A millionaire’s son has revealed that he has been sleeping rough for over 20 years – since he was 15.
Privately-educated Ryan Staffiere, 37, has spent most of his life living in car parks and public spaces despite his privileged upbringing and being given all the opportunity in the world.
He dabbled with drugs at the age of 11 and his life went downhill from there, to the point where his affluent parents had no choice but to kick him out at 15-years-old.
Since then, Ryan has been living rough in Truro, Cornwall, and is now facing another Christmas on the streets.
He said: “My parents were millionaires. My family owned holiday cottages and I went to a private school. I’m a good boy gone wrong.
“I was kicked out when I was 15. I’m not thick, I just love the party scene. Now I’ve been on the streets, on and off, for about 21 years.”
Ryan is a familiar face at a local homeless charity’s resource centre, and is a favourite with the staff at St Petrocs Society.
They describe him as polite, kind, well spoken and clearly highly educated, taking the time to say thank you to every kind gesture.
But he admits that he’s no angel, with 93 convictions on his record and earlier this year he hit the headlines after demanding that police gave him a taxi ride home.
He says it’s been all down to drink and drugs.
Ryan added: “I was mixing with people that were using. It became a serious problem in my 20s, more than the drink was.
“I had a few girlfriends and lived with them but I was still on the drink and drugs. They were toxic relationships.
“I was a heroin addict when I was 20. When I was 25 the crack cocaine came down here. I got into it and then it’s just been a downward spiral ever since.”
Ryan often sleeps in a car park in Truro, in an effort to stay away from the weather.
He added: “I used to stay in car parks but I wouldn’t sleep. I just used to walk around at night; I was too scared to go to sleep.”
“You just get used to it. It’s no different to being a sparrow. They live outside every day. They don’t moan about not having central heating. Someone gives him a pasty and he’s chuffed.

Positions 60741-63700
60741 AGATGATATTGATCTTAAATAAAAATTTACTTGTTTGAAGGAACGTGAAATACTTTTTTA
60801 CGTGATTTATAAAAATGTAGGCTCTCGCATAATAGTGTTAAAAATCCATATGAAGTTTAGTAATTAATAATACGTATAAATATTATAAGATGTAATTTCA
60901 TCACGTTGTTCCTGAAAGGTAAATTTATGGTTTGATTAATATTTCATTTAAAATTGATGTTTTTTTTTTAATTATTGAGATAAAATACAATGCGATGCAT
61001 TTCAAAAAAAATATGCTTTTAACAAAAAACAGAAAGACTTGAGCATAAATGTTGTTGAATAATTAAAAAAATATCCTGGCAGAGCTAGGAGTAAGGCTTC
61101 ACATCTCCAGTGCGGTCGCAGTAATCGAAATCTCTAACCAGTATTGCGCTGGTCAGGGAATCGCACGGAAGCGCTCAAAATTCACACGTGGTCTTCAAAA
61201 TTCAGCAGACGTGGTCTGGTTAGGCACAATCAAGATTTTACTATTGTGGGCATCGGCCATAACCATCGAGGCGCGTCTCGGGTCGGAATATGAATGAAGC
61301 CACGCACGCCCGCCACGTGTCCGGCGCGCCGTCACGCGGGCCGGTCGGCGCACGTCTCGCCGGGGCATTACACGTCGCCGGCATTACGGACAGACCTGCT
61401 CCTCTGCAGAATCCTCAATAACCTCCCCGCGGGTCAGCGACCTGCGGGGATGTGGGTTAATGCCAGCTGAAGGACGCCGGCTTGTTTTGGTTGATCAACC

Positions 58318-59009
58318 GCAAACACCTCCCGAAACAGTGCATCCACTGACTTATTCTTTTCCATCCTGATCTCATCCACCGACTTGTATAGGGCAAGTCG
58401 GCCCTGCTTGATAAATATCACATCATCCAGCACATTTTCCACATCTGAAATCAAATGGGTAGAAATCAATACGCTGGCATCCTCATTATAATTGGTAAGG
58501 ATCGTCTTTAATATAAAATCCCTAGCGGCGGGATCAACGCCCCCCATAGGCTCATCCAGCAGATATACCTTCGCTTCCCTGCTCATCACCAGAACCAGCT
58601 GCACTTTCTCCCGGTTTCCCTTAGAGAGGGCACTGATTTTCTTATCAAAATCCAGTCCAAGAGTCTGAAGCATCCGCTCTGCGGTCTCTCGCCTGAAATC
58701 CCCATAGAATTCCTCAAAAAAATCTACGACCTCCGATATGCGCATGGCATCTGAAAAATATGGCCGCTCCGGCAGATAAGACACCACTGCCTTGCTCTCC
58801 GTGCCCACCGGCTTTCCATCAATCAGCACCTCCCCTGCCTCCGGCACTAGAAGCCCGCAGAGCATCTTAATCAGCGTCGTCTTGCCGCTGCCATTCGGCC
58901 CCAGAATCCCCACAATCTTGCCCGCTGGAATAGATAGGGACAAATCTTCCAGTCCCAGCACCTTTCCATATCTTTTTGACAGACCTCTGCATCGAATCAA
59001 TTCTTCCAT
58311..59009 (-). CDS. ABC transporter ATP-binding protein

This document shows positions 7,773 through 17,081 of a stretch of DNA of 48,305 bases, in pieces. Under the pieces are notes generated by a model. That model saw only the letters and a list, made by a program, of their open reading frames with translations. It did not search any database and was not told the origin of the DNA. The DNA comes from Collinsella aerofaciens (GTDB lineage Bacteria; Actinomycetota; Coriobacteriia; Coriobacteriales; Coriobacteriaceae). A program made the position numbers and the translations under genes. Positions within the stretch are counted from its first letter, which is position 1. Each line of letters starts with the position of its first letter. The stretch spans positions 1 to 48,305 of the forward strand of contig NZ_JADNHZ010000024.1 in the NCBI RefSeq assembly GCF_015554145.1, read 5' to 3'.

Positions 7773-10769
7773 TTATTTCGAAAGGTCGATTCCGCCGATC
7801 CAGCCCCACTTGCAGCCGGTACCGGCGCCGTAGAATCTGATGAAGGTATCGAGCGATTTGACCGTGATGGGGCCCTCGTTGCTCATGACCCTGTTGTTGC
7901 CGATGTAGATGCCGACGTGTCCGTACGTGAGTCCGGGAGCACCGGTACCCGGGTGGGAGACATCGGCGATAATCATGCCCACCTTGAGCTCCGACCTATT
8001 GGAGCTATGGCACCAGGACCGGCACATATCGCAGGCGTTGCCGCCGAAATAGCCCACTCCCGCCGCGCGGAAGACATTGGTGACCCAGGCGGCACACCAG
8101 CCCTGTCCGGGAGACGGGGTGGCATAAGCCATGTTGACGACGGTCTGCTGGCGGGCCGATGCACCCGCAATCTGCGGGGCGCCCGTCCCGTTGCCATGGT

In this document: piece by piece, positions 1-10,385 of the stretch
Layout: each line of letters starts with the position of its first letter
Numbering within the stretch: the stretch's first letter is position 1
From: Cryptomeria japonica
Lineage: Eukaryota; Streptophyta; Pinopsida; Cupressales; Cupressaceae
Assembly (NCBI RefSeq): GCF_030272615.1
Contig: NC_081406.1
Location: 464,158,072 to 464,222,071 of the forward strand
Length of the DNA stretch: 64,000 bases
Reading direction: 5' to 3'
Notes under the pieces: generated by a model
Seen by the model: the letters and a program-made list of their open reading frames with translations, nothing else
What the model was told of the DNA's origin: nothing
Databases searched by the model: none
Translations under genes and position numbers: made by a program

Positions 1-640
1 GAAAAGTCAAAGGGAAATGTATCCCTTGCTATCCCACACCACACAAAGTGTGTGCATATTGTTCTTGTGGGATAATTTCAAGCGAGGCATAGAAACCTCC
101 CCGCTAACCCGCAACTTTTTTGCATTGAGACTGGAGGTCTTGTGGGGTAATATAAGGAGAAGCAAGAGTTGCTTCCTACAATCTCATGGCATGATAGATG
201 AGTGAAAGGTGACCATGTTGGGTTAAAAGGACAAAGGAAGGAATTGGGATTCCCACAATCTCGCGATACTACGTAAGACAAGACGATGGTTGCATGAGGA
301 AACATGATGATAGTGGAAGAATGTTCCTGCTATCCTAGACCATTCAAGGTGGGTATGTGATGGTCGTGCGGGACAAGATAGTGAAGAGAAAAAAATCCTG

“The worst thing is getting wet. You have to know where to go when it’s raining to keep yourself dry.”
For most of us, the festive period is a time to celebrate and Ryan is no exception. I love it,” he says. “People are so kind.”
But the kindness from others has got him into trouble.
“Last Christmas I got banned from my mum’s house,” he says. “Someone had given me a bottle of tequila, a bottle of vodka and a bottle of brandy.
“I drank them all that day. My mum wouldn’t let me in. I still see them. They don’t like my lifestyle but they have me round for a cup of tea and cook me a meal.”
This year, Ryan has reached something of a turning point and next month he is due to start rehab. He hopes it will be third time lucky.
He added: “I will be in rehab and spending Christmas with the homeless. That’s what I want to do,” he says.
Ryan is currently living in a B&B and has enrolled on various courses, which have helped boost his confidence and given him a sense of purpose.
“Two years ago I was happy injecting heroin and smoking crack. I couldn’t get a f**k that I was on the streets, I couldn’t see a future for me,” he says.
“The course have given me something to do and opened my eyes. There’s more to life than just existing.
“I’m not sat on the streets begging, trying to get a tenner for crack.
“I go shopping every week. That’s something I haven’t done before. I buy myself new clothes.”
“I’ve got courses lined up. I want to be an advocate for homeless people. I could take them to doctors appointments and things like that.
“I would volunteer at first but that’s what I want to do as a job.”
There’s one thing that motivates Ryan more than anything else, he has a 10-year-old little girl who he is not in contact with.
Her mother, Ryan’s ex-partner, died from an overdose and his daughter currently lives with family members outside of Cornwall.
Thinking of their future, Ryan added: “I want to get a little flat and get a dog and learn to drive. I want to get a job.
“When she grows up she can say my dad didn’t do well when he was younger but he’s tried his best.”